China has beat the U.S. to become the world’s richest nation, according to a new report.
Key findings: Global net worth soared from $156 million in 2000 to $514 trillion in 2020, making the world wealthier than it was at any point in history. China accounted for nearly a third of the increase, the report from management consultancy firm McKinsey & Company stated.
- McKinsey analyzed the national balance sheets of 10 countries that represented 60% of the world’s income. Of these nations, China accounted for 50% of the growth in net worth, followed by the U.S. (22%) and Japan (11%).
- The report found that China’s wealth rose from $7 trillion in 2000 to $120 trillion in 2020. The U.S., on the other hand, saw its wealth more than double to $90 trillion in the same period.
The big picture: While the world is wealthier today, inequality still persists. In both China and the U.S. alone, more than 67% of wealth is controlled by the richest 10% of households ― and they continue to make more.
- The report found that 68% of the world’s net worth lies in real estate. The remainder can be found in infrastructure, inventories, machinery and equipment and “intangibles” such as intellectual property and patents, according to Bloomberg.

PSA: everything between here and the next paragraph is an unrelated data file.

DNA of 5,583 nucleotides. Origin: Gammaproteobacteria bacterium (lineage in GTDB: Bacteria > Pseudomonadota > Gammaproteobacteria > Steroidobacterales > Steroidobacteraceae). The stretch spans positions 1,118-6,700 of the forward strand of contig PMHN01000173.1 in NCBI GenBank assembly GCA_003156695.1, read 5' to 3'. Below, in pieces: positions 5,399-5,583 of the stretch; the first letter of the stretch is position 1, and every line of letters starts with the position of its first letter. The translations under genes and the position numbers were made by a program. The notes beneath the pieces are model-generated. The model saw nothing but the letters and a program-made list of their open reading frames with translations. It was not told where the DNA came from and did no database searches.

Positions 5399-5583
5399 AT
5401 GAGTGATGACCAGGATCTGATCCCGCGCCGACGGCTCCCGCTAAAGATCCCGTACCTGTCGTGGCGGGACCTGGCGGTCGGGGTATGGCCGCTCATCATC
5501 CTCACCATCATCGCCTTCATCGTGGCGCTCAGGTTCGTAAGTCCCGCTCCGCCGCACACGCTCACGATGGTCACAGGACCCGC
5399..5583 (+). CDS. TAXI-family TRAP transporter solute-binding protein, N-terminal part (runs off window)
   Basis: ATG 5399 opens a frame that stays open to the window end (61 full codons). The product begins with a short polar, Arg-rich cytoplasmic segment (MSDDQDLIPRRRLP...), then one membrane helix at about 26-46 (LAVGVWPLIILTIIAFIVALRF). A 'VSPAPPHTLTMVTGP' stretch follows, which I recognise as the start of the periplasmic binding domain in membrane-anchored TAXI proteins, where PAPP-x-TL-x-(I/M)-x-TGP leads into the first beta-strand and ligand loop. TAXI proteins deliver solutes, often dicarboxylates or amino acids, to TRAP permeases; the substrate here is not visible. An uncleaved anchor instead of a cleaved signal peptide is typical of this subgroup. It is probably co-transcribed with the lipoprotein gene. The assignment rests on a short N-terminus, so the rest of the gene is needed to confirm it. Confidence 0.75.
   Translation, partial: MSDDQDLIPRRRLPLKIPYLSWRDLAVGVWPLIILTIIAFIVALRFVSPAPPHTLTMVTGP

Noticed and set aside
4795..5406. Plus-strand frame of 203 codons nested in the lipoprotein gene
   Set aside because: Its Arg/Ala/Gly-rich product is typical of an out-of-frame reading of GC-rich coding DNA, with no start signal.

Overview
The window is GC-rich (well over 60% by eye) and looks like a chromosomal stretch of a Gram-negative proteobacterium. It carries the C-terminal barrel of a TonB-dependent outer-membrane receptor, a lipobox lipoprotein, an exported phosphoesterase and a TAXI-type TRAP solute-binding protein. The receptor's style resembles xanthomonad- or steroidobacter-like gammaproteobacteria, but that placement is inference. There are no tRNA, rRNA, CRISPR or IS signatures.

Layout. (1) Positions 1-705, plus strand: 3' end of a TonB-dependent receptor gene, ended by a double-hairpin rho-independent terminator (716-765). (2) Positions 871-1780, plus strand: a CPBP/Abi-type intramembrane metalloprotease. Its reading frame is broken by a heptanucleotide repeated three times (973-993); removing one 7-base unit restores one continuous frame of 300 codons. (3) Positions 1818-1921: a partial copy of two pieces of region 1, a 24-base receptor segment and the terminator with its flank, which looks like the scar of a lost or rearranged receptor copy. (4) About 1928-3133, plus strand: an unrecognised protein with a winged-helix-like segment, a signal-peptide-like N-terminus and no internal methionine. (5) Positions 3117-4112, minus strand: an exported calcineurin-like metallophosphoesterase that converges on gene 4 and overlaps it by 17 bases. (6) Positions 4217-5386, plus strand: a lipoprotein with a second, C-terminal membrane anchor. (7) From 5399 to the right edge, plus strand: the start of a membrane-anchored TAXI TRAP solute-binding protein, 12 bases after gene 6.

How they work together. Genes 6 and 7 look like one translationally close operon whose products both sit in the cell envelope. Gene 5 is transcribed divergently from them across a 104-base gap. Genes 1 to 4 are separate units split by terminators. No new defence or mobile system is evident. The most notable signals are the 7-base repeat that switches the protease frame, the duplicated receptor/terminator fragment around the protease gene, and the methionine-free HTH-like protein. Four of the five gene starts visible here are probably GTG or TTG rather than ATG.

- With rising costs in real estate, China could suffer a financial crisis similar to the 2008 housing bubble burst in the U.S. Shenzhen-based property developer Evergrande, for instance, is already in hot water over debts totaling $300 billion, which reportedly forced its chairman to sell his personal assets, according to CNN.
- A collapse of global asset prices could wipe out as much as 33% of the world’s wealth, McKinsey noted. To avoid such a scenario, the report encouraged productive and sustainable investments that contribute to the global gross domestic product (GDP).
Featured Image via GQ